Tag Archives: memory

Where’s the rest of me?

What does it mean to use only 10 percent of our brains?“They say we only use 10 percent of our brains,” my barber said as he was pruning back two months worth of my hair.

I hear that statement periodically, but you don’t stop to think seriously about what it really means until someone is employing sharp instruments so close to your brain.

What would be the implications of using 100 percent of our brains, of being able to do everything we do now — only more of it?

If  we were using all our brains, could we remember everything — even where we dropped our keys?

Could we do two completely different things at the same time, say landscape painting while changing our engine oil?

Would we all be good at math?

Would we all be chess masters? Could we play polyrhythms? Order in French?

And would we be able to rent out space in our brains to others?

The idea that we only use a tenth of our brains seems to mean that we live falling short, that we die unfulfilled, guilty of some moral weakness — “He was such a promising boy, but he only used 10 percent of his brain, so what do you expect?” Such disappointment.

We can take some comfort in the fact that the 10 percent idea isn’t true. As early as 2004, Scientific American published a debunking article,   “Do we really use only 10 percent of our brains?” Perhaps the magazine forgot about it, because in 2008 it published another article, “Do People Only Use 10 Percent Of Their Brains?

The answer to both questions seems to be no. But I’m not sure I want to tell my barber that.

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Hey Keith, ‘Hey Joe’

As I was leafing through Keith Richards’ new autobiography, Life, before diving in, I found this offhand mention of how one of rock’s great guitarists got his hands on one of rock’s great guitar songs:

“And then, so [Richards’ ex-girlfriend] Linda [Keith] says, she also picked up a copy of a demo I had of Tim Rose singing a song called ‘Hey Joe.’ And took that round to Roberta Goldstein’s, where Jimi was, and played it to him. This is rock-and-roll history. So he got the song from me, apparently.”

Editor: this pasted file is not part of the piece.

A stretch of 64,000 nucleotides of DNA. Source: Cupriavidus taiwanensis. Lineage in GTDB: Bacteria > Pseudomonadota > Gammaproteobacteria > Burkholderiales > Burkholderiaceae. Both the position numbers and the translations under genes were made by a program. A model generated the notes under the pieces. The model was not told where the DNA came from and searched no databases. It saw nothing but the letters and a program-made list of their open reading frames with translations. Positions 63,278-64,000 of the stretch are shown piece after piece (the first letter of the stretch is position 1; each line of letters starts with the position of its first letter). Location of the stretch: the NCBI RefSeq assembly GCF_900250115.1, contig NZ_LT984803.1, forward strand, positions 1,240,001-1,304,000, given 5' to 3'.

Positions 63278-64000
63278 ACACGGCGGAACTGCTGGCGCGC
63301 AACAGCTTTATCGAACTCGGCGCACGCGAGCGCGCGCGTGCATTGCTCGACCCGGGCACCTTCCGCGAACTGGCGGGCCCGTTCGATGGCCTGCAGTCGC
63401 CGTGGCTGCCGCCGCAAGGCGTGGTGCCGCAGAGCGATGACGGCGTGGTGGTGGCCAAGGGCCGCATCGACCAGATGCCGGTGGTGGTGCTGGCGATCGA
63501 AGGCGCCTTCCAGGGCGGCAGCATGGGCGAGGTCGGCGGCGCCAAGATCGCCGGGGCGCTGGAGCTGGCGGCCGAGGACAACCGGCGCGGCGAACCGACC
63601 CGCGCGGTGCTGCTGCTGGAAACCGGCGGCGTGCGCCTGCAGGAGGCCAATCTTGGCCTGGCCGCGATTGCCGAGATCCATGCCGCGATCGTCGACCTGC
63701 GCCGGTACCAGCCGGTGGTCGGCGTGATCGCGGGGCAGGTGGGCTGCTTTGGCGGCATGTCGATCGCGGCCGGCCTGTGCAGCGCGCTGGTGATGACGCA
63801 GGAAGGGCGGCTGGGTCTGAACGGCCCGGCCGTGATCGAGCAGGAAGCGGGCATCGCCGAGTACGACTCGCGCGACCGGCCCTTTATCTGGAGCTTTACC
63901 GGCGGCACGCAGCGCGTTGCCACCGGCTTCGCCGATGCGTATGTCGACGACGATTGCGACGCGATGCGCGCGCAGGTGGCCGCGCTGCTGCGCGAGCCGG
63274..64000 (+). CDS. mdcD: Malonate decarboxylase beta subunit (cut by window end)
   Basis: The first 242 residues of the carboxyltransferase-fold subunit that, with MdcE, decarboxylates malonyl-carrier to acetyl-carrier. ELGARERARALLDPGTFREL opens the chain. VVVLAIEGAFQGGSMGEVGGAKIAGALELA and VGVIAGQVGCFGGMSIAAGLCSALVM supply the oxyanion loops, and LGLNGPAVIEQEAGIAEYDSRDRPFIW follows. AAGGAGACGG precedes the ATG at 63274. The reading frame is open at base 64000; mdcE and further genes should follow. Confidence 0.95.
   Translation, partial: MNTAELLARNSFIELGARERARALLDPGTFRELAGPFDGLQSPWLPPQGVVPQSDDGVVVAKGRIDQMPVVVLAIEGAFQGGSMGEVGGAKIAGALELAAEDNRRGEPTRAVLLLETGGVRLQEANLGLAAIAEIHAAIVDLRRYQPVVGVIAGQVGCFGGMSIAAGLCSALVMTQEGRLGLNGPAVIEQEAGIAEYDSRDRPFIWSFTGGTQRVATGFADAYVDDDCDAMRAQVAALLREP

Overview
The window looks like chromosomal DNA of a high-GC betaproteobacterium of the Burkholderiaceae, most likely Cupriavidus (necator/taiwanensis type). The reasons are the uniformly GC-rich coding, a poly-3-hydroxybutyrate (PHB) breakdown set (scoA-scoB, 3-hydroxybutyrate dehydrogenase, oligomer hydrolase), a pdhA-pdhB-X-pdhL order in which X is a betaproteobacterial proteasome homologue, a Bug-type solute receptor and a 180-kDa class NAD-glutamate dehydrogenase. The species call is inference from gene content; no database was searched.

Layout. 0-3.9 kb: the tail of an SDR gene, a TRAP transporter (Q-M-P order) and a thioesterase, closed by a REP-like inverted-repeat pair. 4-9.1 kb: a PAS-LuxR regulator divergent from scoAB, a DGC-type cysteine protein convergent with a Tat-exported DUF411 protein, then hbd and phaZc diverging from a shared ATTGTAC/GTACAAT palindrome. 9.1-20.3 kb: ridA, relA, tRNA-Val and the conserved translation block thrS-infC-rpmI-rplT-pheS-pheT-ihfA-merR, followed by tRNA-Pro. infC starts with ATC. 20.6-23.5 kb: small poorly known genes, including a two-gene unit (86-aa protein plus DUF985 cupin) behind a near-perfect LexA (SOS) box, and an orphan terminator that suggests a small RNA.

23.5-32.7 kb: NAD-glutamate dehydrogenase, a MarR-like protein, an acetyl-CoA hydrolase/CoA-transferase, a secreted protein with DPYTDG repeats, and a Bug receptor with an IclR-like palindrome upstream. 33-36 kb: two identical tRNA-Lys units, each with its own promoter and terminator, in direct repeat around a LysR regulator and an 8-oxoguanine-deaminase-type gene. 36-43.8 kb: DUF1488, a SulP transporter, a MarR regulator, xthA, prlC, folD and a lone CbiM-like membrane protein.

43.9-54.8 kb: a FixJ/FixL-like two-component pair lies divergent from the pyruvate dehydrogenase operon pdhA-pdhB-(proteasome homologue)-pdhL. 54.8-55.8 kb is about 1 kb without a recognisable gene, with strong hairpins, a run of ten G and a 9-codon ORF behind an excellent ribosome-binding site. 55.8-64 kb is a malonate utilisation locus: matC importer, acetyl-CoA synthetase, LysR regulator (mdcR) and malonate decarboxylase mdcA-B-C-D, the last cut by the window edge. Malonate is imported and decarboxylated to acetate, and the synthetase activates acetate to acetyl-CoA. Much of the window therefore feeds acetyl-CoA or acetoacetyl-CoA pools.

Tim Rose?

While I had never gone searching for the origins of “Hey Joe,” I always  knew Jimi Hendrix wasn’t the first to record it. Once when the song was playing on the radio, my mom told me she had heard an earlier version of the song.  She couldn’t recall the singer, or when she heard it.  But I’ve always kept my ears open for that mysterious other version. Could Tim Rose, who I had never heard of, be the singer my mom meant?

So I began my online search. It turns out that both “Hey Joe” and Tim Rose have complicated stories.

“Hey Joe” rose from a tradition of folk songs in which an enraged man shoots his two-timing lover down. The creation of the song itself is disputed, although it was registered for copyright in the U.S. in 1962 by Billy Roberts, according to Wikipedia. A number of uptempo versions were recorded in 1965-’66, including one by the Byrds.

Rose’s version, by contrast, was slow and brooding.  Rose, who recorded “Hey Joe” in 1966, always maintained that “Hey Joe” was a traditional song that he had arranged. He died in 2002.

If you know Hendrix’s “Hey Joe” by heart, see how powerful Rose’s 12-string guitar version was, in this 1969 performance:

Here is an older Rose discussing and performing the song.  And an opportunity to put Rose and Hendrix side by side.

My mom died in 1986. She would have been 91 today.

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Believe in magic.

The Magician of Lublin, by Isaac Bashevis SingerThis article in Tablet about the reissue of Isaac Bashevis Singer’s novel The Magician of Lublin made me dip back into my memory to figure out whether I read the book or saw the movie first. It might have been the film first, with Alan Arkin playing the restless magician Yasha Mazur. Either way, the story had a profound effect on me, on how I view possibilities and limits in life, and the book remains one of my favorites.

If my history with The Magician of Lublin were a current question, I could enter a few keywords and perhaps draw from the cloud the dates I read the book and saw the movie.

Search is one of the greatest inventions of our time, a bit of magic compared to the alternative:  going through boxes from decades ago to see if I saved the ticket stub from the movie and, by chance, wrote the date on it.  Tedium.

Lacking facts, I’m free to remember the story of my discovery of Singer’s world of the damned and the doomed as I think it happened  or, failing that, as I wanted it to happen.

The reissue of the novel comes at the 50th anniversary of its original printing.  In his Tablet article, Adam Kirsch notes the plot of  The Magician of Lublin “is one that must have resonated personally for Singer, since it is substantially the same as those of Enemies: A Love Story and Shadows on the Hudson: A man suffers a spiritual crisis as he juggles love affairs with three different women.”

This is a much more insightful and certainly more subtle description of what I’ve always thought of the story: A depressed Jewish magician sleeps with three women at once and remains depressed.

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Cranberry sauce.

The Beatles -- Abbey RoadI’ve always prided myself as a person who doesn’t fall for hoaxes or give way to conspiracy theories. But a recent article made me realize that I indeed had once been sucked in by one of these far-fetched rumors. It happened in October 1969, around the time I turned 11.

Maybe I was home from school that afternoon, or maybe it was a Saturday, but I remember being home alone when I heard the announcement on my favorite radio station, WKNR-AM (Keener 13) in Detroit. I don’t know precisely what the announcement said, or how long it lasted, but it was enough to propel me downstairs from my bedroom to pull out the most recent Beatles albums we had. I spent a good while tracking down the clues the radio had said pointed to the conclusion that Paul McCartney was dead.